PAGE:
Vulcan nuclear test site to close
UK Government confirms no future use foreseen for Caithness submarine powerplant facility after 2015.
A nuclear propulsion test site in Caithness is to be closed down after its £360m contract with the MoD ends, the UK Government has confirmed.
Junior Defence Ministry Peter Luff sounded the death knell for the Vulcan plant in a written statement that said no future use is foreseen for the facility, which was used to test submarine powerplants for over 40 years.
A review has concluded that the UK’s future nuclear submarine fleet will not require a shore-based reactor to test and trial the propulsion systems deployed by the vessels.
Mr Luff said it has still to be decided whether Vulcan will be put in care-and-maintenance after 2015 or go in to full decommissioning mode.
In either case, there would be major cuts in the 265-strong permanent workforce, employed by contractors Rolls Royce, and in the work local contractors currently get at the site.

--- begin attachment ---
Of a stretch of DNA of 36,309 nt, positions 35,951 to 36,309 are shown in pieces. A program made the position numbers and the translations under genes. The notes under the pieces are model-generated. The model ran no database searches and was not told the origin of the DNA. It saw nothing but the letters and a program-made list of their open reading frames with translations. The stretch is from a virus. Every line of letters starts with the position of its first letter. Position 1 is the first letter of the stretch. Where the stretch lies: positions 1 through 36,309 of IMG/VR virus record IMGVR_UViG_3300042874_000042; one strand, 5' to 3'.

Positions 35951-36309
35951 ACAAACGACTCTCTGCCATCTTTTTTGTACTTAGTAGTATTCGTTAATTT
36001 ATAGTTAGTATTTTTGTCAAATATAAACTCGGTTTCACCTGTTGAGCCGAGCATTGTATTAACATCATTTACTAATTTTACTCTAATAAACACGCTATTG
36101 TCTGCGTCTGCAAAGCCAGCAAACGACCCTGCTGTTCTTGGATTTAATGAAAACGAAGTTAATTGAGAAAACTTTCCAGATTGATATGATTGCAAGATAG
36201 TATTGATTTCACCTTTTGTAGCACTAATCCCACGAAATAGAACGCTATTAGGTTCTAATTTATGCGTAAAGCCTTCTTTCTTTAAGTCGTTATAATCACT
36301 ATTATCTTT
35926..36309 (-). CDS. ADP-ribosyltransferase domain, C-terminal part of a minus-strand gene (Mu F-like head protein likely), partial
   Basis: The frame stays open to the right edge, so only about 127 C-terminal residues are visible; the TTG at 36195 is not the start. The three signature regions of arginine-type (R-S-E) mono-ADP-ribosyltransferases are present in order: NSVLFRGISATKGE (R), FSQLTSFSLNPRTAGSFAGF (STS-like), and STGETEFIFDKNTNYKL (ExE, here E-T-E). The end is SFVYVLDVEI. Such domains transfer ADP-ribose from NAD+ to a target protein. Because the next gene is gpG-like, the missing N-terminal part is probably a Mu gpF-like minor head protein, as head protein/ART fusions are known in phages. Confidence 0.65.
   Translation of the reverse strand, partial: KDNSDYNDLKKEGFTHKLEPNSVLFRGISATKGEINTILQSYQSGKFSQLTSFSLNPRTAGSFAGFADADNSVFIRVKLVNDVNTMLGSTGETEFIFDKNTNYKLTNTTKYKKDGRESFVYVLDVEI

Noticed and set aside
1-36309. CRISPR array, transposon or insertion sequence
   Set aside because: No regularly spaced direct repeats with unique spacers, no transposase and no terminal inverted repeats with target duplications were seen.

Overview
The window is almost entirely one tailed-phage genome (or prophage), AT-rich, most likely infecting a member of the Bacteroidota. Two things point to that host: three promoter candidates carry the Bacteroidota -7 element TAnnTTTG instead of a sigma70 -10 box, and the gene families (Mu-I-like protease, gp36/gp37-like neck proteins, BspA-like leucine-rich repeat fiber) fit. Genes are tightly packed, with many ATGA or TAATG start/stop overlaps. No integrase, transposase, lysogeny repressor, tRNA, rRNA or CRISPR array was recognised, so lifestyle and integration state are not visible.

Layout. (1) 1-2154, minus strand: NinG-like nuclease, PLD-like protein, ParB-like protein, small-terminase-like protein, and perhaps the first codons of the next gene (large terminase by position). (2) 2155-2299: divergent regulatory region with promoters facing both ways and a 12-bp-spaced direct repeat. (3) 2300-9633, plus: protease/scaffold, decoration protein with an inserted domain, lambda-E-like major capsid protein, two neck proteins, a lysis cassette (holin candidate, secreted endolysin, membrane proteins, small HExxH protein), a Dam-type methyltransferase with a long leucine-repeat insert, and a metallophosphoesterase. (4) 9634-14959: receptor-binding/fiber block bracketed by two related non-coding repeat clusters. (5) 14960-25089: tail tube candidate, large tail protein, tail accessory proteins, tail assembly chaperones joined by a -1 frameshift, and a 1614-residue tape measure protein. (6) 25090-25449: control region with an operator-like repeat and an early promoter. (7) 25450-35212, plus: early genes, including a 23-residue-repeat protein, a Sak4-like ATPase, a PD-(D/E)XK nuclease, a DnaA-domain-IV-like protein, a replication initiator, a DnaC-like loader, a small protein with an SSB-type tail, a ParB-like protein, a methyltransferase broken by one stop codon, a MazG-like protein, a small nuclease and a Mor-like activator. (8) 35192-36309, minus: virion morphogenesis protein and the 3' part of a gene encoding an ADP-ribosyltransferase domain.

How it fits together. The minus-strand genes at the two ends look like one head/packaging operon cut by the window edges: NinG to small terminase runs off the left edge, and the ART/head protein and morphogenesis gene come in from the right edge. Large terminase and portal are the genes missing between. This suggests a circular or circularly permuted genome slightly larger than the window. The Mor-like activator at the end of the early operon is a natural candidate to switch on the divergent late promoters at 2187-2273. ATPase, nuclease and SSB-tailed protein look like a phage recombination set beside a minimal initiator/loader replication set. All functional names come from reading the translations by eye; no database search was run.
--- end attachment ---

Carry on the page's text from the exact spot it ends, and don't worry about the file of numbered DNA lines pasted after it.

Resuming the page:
Mr Luff made clear that from 2015 Vulcan would have no role in the servicing of the fleet, which would be powered by a new-generation of pressurised water reactor.
Caithness, Sutherland and Ross MSP Rob Gibson said that, while widely expected, the announcement is a further major blow to the far north economy.
Mr Gibson said he will be pressing the UK Government to take early action to secure alternative work.
He said: “They cannot be allowed to walk away from this site, which has a skilled workforce and a long track record for excellent work.
“If it is closed down, we’d expect that, unlike Dounreay, there is proper investment put in to replace the jobs which are lost.”
On a brighter note, he welcomed the recent pledge by Rolls Royce to retain a base in the far north after the end of its contract for Vulcan.
Mr Gibson believes the company is keen to exploit new opportunities due to come on stream from renewable energy developments in the area.